[This post has been updated]
Are drivers finding the commute along Interstate 395 more difficult now that federal employees are shifting to Alexandria’s Mark Center? One driver wonders where all the extra traffic is.
Dear Dr. Gridlock:
I live in Fairlington and drive south on Interstate 395 past the gargantuan Mark Center. There had been predictions of bumper-to-bumper gridlock after the building opened.
But the southbound traffic hasn’t changed at all. Where is the additional traffic everyone said would come?
— David Kaplan, Fairlington
The move into the Mark Center by 6,400 federal employees didn’t occur all at once. In fact, it’s still going on. The Federal Highway Administration and the governments of Virginia and Alexandria have taken some steps to ease the traffic flow.
But do other drivers agree that traffic hasn’t lived up to the dire forecasts made by people like me? I predicted this area, where heavily traveled I-395 and Seminary Road come together, would become even more of a problem than it had been starting last fall. (I wonder if drivers heading north to work will report a different experience. That’s what traffic engineers seem most concerned about.)
The governments say they’re not done making fixes.
One week from tonight, the Virginia Department of Transportation plans to hold a public hearing on the preliminary design for an $80 million HOV/transit ramp at I-395 and Seminary Road. The Jan. 25 hearing is scheduled for 7 to 9 p.m. at Francis C. Hammond Middle School, 4646 Seminary Rd., Alexandria.
A traffic report done last fall by the Virginia Department of Transportation did find problems. For example, traffic using the ramp from northbound I-395 to Seminary Road sometimes backed up onto the Interstate during the morning rush. That ramp was also a problem during the afternoon peak, as was the southbound ramp from Seminary Road to I-395.
Seminary Road had very heavy traffic, especially around North Beauregard Street.
Virginia took some steps to ease the congestion on northbound I-395. Traffic signals were retimed, new signs were installed and the I-395/Seminary Road interchange rotary was restriped to allow two left turn lanes for traffic headed to the Mark Center. The route from the ramp to the Mark Center was reconfigured to allow two lanes of traffic.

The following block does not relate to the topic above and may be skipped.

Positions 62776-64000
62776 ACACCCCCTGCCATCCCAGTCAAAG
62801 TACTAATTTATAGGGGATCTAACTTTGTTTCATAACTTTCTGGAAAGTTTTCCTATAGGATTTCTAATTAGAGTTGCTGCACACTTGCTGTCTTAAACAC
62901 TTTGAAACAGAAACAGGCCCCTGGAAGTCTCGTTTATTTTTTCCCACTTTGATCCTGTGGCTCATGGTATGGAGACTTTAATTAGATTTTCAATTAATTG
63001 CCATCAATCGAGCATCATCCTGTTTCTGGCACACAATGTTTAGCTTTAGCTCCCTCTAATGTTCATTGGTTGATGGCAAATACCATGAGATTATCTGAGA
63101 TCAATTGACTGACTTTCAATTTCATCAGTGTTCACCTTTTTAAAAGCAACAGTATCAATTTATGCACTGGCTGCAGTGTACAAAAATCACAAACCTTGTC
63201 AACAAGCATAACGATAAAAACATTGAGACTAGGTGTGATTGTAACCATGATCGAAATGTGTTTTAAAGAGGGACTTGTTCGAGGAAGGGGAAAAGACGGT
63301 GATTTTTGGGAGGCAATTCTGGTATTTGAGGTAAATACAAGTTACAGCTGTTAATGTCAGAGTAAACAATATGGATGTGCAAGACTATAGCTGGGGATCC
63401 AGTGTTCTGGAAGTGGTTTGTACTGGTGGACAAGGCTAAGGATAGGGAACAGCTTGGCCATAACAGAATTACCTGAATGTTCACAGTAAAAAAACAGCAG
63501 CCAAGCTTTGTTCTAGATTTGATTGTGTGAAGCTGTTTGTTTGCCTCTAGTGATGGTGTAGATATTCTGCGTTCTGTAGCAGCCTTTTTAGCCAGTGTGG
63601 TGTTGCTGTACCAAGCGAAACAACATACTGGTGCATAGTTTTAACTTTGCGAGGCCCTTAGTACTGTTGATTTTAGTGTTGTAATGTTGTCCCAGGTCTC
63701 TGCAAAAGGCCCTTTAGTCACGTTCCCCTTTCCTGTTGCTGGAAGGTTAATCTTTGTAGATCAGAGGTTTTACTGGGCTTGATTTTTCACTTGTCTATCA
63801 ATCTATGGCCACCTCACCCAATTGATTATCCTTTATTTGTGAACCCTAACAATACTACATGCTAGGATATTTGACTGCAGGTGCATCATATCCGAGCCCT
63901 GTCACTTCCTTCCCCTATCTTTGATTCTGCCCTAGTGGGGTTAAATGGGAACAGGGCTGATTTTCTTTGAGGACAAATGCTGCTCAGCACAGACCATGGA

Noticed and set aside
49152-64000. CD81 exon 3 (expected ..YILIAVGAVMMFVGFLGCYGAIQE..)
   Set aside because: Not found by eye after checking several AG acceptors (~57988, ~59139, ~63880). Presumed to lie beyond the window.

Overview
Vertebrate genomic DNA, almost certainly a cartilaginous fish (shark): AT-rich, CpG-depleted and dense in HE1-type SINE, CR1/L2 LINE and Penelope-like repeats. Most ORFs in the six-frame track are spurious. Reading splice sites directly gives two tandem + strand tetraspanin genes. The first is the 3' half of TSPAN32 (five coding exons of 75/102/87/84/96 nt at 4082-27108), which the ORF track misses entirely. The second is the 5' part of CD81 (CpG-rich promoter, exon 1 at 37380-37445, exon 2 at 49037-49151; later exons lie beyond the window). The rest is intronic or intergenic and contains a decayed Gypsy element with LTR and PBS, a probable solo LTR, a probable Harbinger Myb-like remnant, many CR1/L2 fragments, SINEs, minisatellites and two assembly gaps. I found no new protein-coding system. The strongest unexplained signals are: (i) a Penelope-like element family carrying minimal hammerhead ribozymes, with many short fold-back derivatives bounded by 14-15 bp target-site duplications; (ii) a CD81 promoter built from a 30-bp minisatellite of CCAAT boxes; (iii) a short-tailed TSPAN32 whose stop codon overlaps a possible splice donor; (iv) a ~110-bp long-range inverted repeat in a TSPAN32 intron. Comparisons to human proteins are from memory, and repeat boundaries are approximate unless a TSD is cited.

Meanwhile, transit agencies increased their bus service.
VDOT plans to make further changes this year and beyond. Those include:
* Intersection and turn lane modifications at Beauregard Street and Seminary Road, estimated for completion in September.
* Turn-lane expansion at the Mark Center Drive and Seminary Road, also scheduled for completion in September.
* Construction of a pedestrian bridge from Southern Towers over Seminary Road to the Mark Center, estimated for completion in December 2013
* Expansion of the ramp from Seminary Road to southbound I-395, with an estimated completion in 2015 or 2016.
Many commuters think that’s the reverse of the right order. The traffic improvements should have come before the transfer of the workers to the Mark Center. A lot of this work will need to go on while people are trying to deal with already crowded traffic conditions.
UPDATE: Anne Hughes, press secretary for Rep. James P. Moran (D-Va.), pointed out to me this afternoon that an extra provision to limit traffic is now in effect. Moran and other members of the local delegation were able to add a Mark Center parking cap into the Omnibus Appropriations Bill signed into law on Dec. 23.
The parking cap will limit the number of usable spaces to roughly 2,000 until the Department of Defense can demonstrate for 90 consecutive days that traffic lanes in the area are not at failing levels of service.